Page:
HerStory 2021: Georgina Beyer

“I stand on the shoulders of people who went before me and now people stand on the shoulders of people like me.” -Georgina Beyer

Throughout this year of HerStory, we have been showcasing people who have, through their work, advocacy, and courage, provided a way forward for others, for the next generation. June’s HerStory recipient is one of those people, first as the first openly Trans person to run a municipality, and next as the first openly Trans person in national office. She is very careful to include the descriptor “openly,” because, as she states, surely there have been others, who have been forced, through society’s pressures, to hide their true selves. 

Georgina Beyer was born in a small town in New Zealand, and is of both European and Maori descent. As a young adult, she began working as an actor and performer, becoming active in the nightclub scene and as a drag performer and sex worker. She is one of very few former sex workers to hold political office.

On paper, it didn’t look as though Georgina Beyer was someone who would win or hold political office, particularly in a largely conservative electorate. She was openly Transgender, and unapologetically in support of Indigenous issues. A true intersection of many identities, that resulted in her supporting legislation to uplift the most marginalized. She was inspired to live her life as an example to others, and to run for public office, after being brutalized by a group of men when she was a sex worker. The marginalization she experienced as a Trans woman, and as a sex worker, cemented her resolve to fight for those who could not fight for themselves. In her time in office, she advocated for Civil Unions and the Prostitution Reform Act (during the debate about which she came out as a former sex worker, changing the minds of at least 3 of her colleagues to secure passage of the bill). She recognized that her place, her job, was to be herself, as loudly and unapologetically as possible, to ensure smoother sailing for those who came after her. We think she’s done just that.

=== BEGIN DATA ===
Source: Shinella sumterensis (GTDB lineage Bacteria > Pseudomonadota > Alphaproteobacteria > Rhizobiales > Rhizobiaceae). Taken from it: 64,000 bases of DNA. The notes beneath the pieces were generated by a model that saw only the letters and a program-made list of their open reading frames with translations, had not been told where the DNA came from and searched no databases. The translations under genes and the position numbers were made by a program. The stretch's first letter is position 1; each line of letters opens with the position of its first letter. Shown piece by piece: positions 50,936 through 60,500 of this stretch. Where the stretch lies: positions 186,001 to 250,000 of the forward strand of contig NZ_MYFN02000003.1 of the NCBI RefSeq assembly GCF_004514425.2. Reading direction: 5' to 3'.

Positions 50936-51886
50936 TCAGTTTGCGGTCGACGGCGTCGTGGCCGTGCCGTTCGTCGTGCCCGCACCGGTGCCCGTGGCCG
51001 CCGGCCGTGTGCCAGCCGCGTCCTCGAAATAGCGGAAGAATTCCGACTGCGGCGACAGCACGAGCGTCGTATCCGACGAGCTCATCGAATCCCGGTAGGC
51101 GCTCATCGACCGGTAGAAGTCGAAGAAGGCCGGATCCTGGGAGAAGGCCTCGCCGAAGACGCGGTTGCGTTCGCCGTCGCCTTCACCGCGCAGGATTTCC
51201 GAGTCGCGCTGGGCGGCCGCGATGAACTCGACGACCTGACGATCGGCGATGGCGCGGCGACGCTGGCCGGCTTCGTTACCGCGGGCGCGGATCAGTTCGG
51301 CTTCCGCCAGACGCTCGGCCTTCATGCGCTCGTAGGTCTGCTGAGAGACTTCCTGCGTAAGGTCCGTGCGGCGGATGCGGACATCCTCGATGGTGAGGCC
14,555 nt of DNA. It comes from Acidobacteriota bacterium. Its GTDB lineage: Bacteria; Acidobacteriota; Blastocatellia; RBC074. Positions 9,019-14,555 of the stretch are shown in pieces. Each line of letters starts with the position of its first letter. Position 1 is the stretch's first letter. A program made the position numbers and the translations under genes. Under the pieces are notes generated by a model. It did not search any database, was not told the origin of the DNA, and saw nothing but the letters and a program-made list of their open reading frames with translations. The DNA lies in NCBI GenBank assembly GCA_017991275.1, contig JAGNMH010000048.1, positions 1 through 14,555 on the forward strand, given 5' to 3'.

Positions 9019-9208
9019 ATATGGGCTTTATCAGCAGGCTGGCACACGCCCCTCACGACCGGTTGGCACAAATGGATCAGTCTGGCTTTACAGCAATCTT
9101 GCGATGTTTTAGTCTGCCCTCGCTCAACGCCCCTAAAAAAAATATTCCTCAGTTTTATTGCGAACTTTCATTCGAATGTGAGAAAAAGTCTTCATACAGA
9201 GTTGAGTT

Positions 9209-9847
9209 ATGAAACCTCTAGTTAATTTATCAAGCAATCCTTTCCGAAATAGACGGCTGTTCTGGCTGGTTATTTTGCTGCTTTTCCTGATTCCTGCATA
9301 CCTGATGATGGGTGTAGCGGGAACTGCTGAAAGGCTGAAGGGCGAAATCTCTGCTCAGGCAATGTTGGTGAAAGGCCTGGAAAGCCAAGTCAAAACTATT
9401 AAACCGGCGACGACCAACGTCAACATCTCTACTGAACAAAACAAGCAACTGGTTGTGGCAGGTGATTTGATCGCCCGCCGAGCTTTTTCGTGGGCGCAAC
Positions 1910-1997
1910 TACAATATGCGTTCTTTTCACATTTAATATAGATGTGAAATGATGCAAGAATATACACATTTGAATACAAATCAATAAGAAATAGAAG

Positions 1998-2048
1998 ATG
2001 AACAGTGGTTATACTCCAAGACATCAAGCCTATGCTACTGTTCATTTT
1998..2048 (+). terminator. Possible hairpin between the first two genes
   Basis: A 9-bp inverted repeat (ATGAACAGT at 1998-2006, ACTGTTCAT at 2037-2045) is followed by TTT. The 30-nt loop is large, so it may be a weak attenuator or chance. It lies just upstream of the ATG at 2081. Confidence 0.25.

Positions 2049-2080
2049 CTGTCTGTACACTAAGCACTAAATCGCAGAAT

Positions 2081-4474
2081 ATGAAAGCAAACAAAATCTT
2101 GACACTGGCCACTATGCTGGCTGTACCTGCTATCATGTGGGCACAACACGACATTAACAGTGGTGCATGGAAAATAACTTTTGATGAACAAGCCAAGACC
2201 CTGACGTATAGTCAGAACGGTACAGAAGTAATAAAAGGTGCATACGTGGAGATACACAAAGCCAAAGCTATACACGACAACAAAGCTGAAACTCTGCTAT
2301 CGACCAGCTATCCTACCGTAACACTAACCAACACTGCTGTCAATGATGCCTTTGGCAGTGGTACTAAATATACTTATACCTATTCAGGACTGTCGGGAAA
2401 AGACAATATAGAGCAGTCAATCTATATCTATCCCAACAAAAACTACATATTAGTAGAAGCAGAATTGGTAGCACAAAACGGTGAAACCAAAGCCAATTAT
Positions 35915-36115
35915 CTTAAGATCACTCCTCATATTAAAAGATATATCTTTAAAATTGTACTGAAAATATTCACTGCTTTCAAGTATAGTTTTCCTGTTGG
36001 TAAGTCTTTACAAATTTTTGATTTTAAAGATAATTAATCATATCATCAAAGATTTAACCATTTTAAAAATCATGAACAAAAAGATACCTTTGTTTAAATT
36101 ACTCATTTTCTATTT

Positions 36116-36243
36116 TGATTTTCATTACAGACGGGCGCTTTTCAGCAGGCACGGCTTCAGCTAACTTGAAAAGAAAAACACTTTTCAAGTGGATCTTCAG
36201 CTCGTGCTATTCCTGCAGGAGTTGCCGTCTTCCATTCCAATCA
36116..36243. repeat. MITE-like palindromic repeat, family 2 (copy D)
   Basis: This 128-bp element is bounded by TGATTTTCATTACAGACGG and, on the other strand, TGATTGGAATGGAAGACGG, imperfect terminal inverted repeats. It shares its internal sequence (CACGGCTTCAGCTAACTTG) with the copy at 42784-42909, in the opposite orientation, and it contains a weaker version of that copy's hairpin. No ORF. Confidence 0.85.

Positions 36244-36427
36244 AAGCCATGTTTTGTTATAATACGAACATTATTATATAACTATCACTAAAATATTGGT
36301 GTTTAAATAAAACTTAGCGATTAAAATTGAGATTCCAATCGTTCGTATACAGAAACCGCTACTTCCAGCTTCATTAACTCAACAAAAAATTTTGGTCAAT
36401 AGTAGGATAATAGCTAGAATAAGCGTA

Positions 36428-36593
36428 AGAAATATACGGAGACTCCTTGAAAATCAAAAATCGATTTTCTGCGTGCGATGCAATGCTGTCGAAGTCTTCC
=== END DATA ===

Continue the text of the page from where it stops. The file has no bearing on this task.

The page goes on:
Our Red Umbrella colorway is an homage to Georgina Beyer’s tireless work for LGBTQIA+ and sex worker rights. We’ve combined the colorways of the inclusive pride flag with a red umbrella, which represents sex work. The liberation of all marginalized folk is tied up with each other; as Lilla Watson, noted Australian Aboriginal Elder and Activist said, “If you have come here to help me you are wasting your time, but if you have come because your liberation is bound up with mine, then let us work together.”